Tell Us The 6 Songs Of Your Life

Music. It's been there with us from the beginning — sometimes in the background, sometimes centerstage. We listen. We sing. We play along. We compose. We remember.

We are a species deep into music. And the music is deep into us — especially those of us at NPR, where music is an essential element of everyday existence.

Lilty lullaby, whimsical folktune, heartfelt ballad, raunchy rock anthem, uplifting hymn, darkest dirge. These are some of the songs that add fullness and volume (Sometimes too much volume: Turn that music down!) to life on Earth.

Everybody has a playlist — songs you carry in your head and in your heart that remind you of sometime or someplace or someone. You hear the song; you remember. You remember; you hear the song. Like an optical illusion, two memories braided together in your soul.

If you could tell your life story — chronologically, up to now — in six songs, what would they be?

To help us get the hang of it, Digital News Producer April Fehling has pulled together a sextet of songs that, when stitched together, suggest what the soundtrack, the playlist of A Life in America might sound like.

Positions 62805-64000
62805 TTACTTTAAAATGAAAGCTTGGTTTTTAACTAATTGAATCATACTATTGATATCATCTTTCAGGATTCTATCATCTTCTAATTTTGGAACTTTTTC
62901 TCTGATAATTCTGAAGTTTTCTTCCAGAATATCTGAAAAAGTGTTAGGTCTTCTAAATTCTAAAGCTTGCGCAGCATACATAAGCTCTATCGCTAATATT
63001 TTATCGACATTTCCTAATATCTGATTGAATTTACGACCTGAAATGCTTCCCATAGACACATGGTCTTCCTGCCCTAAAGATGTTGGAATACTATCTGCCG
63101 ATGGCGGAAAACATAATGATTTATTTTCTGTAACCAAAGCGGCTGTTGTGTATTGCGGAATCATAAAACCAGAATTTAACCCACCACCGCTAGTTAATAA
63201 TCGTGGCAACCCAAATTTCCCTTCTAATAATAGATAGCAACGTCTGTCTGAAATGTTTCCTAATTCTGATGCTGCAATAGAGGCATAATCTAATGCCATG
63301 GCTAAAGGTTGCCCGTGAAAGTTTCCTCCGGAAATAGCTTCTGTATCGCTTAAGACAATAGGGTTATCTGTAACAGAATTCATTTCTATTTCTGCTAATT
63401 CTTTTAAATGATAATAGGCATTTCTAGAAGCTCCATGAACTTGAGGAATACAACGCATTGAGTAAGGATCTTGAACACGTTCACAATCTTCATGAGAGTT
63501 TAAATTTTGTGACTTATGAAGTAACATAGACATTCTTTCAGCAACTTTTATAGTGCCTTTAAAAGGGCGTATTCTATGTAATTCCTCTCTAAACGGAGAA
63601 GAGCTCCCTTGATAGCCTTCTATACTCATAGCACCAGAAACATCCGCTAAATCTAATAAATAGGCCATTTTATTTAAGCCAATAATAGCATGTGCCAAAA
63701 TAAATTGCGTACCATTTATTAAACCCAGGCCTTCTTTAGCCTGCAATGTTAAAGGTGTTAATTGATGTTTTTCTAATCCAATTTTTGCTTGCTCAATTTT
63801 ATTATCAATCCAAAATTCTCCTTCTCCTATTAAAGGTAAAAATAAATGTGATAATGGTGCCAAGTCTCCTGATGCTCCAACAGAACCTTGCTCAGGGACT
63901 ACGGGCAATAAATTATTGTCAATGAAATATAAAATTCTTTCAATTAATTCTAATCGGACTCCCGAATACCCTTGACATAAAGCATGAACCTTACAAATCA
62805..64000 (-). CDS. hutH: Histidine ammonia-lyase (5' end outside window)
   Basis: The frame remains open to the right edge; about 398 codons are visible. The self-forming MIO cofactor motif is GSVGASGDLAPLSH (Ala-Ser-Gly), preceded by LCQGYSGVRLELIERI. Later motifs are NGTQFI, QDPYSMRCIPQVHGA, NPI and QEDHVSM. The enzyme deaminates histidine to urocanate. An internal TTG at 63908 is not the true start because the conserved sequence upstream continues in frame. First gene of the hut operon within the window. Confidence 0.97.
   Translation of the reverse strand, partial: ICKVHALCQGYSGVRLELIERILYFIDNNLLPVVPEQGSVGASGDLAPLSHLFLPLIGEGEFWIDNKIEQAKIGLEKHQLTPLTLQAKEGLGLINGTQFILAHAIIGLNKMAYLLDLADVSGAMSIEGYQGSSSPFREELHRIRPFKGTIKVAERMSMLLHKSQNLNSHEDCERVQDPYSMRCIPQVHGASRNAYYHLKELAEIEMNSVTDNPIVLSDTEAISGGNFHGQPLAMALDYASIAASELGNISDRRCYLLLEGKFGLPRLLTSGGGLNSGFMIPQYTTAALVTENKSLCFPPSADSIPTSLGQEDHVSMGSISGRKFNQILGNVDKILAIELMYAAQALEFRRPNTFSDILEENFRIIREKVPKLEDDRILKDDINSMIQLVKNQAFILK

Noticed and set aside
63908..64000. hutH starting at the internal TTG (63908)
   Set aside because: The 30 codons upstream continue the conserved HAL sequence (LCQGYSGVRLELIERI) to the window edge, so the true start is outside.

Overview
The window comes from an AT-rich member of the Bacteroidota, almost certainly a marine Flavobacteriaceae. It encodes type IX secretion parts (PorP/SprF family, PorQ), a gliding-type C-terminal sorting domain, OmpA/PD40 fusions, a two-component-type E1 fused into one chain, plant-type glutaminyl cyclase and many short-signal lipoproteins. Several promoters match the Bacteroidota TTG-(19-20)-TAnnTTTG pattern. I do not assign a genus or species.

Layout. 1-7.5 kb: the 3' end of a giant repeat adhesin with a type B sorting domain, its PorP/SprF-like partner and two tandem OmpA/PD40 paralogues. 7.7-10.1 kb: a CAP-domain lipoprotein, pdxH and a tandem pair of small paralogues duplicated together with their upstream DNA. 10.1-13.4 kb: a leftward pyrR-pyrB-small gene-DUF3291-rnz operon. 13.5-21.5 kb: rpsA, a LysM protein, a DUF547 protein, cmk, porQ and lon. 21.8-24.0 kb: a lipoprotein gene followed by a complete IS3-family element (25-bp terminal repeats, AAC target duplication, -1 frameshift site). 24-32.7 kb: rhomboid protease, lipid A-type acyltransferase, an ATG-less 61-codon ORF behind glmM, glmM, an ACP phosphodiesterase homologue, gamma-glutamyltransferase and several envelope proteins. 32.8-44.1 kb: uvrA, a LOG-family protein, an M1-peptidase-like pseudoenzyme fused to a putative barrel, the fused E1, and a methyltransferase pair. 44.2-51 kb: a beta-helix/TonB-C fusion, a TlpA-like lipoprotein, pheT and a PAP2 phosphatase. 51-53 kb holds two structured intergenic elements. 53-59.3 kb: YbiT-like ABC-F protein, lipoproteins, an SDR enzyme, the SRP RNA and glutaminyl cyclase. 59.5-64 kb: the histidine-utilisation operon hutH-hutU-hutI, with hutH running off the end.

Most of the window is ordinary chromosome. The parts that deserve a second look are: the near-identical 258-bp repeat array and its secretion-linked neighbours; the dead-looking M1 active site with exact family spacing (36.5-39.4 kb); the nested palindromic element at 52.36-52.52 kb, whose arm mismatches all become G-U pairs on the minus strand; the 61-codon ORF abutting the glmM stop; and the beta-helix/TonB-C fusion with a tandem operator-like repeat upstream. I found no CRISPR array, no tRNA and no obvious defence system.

Click to hear the soundtrack of one life.

The songs in our sextet:

Brahms' Lullaby, Fisher Price; Sesame Street Theme, Gladys Knight & The Pips; Pomp and Circumstance, Accept; Jazz Wedding March, The Beau Hunks; It was a Very Good Year, Ray Charles and Willie Nelson; Samuel Barber's Adagio for Strings, Op. 11, Leonard Bernstein Orchestra, New York Philharmonic

Now please fill out this handy form or simply send your personal soundtrack — a list of six songs, along with a brief explanation of why each song is important to you — to protojournalist@npr.org, along with your name, age and place of residence.

If this #6songs experiment works, we will feature some of the playlists in a future post.

Thank you.

The Protojournalist: A sandbox for reportorial innovation. @NPRtpj

Comments

 

Please keep your community civil. All comments must follow the NPR.org Community rules and terms of use, and will be moderated prior to posting. NPR reserves the right to use the comments we receive, in whole or in part, and to use the commenter's name and location, in any medium. See also the Terms of Use, Privacy Policy and Community FAQ.